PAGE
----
The cost of education is a heavy burden on parents in China, especially for farmers hoping to see their children shake off the yoke of the rice field. Education bills can eclipse up to half of the annual earnings of many migrant households. Add that to health care costs: In some communities, residents pay a yearly health care fee, a US$128 charge for people making as little as US$33 per month, according to Lemos. Elderly people were frightened that neither they nor their children could get proper health care.
Many of those who shared their wishes with Lemos were farmers who had recently lost their land to urbanization and were hustled into the city without reliable sources of income. “My land being expropriated [changed my life. My greatest worry is] having no land to work on,” a recent entrant to Chongqing wrote on a card.
Suffer the children
The survey showed young Chinese to be plagued by job insecurity and the effects of the one-child policy. Suicide has become the main cause of death for people between the ages of 20 and 35, writes Lemos, citing a Ministry of Health report. More than 20% of high school students in China consider killing themselves.
Chinese parents of all incomes tend to be wildly ambitious when it comes to planning their only son or daughter’s educational future. These expectations, coupled with the great responsibility for taking care of elderly parents, weigh heavily on families. “I’m worried about the medical problems because we are a one-child family,” one 59-year-old mother writes on a card. An 11-year-old girl was already feeling the pressure of poverty and inadequate social services: “The love from my parents [changed my life]. I’m so sad my parents got sick.”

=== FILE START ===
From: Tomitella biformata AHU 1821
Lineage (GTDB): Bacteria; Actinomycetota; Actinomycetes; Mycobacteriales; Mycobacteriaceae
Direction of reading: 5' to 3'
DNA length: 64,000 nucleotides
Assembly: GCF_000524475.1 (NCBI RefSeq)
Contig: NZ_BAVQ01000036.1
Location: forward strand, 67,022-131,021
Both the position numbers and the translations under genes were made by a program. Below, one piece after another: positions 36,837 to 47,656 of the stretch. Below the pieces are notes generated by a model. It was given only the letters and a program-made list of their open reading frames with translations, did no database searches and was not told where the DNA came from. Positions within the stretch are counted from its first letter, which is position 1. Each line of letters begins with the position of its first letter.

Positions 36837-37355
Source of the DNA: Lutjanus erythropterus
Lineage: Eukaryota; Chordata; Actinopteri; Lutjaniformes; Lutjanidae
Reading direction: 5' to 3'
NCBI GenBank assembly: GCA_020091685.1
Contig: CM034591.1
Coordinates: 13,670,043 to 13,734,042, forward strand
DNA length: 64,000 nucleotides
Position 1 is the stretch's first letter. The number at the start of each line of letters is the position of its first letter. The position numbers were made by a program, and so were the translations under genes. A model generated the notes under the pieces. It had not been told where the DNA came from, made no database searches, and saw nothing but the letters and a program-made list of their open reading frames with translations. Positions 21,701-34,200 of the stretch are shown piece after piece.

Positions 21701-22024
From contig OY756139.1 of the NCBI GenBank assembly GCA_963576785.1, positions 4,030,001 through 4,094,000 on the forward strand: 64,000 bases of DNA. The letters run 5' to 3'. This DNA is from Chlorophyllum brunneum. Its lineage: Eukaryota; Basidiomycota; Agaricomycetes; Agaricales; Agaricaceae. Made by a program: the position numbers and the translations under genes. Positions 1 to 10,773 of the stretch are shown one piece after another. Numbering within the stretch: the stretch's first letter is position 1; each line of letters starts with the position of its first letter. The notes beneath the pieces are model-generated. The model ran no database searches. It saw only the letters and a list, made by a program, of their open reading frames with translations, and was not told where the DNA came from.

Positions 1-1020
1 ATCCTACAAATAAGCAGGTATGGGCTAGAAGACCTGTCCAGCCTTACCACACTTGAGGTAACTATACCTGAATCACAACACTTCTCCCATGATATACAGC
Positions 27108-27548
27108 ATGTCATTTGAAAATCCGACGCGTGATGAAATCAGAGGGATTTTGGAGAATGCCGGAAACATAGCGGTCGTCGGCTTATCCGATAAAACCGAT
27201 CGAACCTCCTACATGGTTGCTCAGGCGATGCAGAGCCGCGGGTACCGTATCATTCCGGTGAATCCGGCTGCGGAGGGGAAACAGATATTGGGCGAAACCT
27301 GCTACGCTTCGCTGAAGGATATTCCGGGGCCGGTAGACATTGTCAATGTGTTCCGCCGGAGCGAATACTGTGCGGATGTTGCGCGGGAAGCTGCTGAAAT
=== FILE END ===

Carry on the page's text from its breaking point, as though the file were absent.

Across the board, young male respondents expressed deep concern over finding a wife. Unfortunately, demographics are not on their side. China currently has 12 men for every 10 women, and the ratio is set to worsen due to illegal selective abortions of female children.
Young, unemployed and unmarried men are the most common law breakers and a potential source of social instability. Lemos notes the bands of hooligans that roamed the Chinese countryside during the Qing Empire; some gangs went on to spark rebellions that threatened the dynasty itself.
Chaos to crisis
The book claims to contravene the popular notion of a harmonious China. Yet some of Lemos’s assertions, while valuable to the uninitiated, will underwhelm those who witnessed the country’s last decade of development first hand. For that matter, anyone paying attention to the endless domestic and international media reports of protest, scandal, corruption, profiteering and environmental destruction in China may find the desolate outlook of the country’s citizens unsurprising.
Those looking for a meaningful yet concise interpretation of Chinese history, paired with original and revealing insight on the country’s social state, will find a good read in “The End of the Chinese Dream.” The book’s anecdotes will entertain even the most avid China watchers.
The author does an excellent job in summing up the most palpable evidence that not all is well in the People’s Republic: the poisoned milk powder scandal, the stabbing of kindergarteners, ethnic uprisings in the country’s Wild West. Despite China’s economic progress, this continuous stream of bad news has made international headlines.
But readers should still question the author’s conclusion that the Chinese dream is over. The revolution may have died with Mao, but the country is still in the midst of the world’s greatest economic reform. The chaos of prolonged war, followed closely by terrifying mass movements such as the Great Leap Forward and the Cultural Revolution, could result in little else but bad dreams for the Chinese people for decades to come. Economic progress and unprecedented poverty relief have come in spite of that.